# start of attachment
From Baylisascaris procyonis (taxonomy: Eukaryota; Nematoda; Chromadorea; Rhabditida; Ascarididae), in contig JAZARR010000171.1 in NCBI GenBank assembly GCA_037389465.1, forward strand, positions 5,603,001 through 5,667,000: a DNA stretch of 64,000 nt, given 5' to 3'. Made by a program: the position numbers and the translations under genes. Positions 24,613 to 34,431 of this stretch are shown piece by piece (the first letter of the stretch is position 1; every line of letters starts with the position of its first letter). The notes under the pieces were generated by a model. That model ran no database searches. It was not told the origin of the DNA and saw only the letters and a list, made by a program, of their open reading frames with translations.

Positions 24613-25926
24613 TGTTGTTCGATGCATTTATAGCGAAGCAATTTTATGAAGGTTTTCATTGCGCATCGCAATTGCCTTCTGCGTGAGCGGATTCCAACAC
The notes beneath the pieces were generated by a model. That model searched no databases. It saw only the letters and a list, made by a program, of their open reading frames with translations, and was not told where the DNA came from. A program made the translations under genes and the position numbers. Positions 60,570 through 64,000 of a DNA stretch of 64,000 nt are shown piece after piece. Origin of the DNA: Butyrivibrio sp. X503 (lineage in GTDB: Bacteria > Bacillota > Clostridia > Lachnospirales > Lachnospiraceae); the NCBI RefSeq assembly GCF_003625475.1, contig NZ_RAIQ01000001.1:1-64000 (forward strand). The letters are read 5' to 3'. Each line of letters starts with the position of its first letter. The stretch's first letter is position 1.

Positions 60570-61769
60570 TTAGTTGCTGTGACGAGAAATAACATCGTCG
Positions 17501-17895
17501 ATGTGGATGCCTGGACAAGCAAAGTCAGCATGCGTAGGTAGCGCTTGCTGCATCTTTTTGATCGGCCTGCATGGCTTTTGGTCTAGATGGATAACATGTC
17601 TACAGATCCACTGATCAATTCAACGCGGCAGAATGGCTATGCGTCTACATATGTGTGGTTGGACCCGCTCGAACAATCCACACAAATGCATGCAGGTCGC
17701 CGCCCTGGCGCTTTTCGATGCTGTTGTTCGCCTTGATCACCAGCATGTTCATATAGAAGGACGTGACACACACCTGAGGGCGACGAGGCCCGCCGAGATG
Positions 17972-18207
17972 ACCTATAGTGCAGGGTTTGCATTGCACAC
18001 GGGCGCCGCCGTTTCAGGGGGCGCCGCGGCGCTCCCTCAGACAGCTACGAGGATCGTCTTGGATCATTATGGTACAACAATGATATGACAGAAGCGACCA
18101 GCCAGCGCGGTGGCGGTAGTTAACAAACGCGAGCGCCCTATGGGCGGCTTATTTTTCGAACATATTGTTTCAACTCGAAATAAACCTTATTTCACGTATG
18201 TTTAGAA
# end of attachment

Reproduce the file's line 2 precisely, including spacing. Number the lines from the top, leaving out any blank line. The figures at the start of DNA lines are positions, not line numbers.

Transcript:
Positions 24613-25926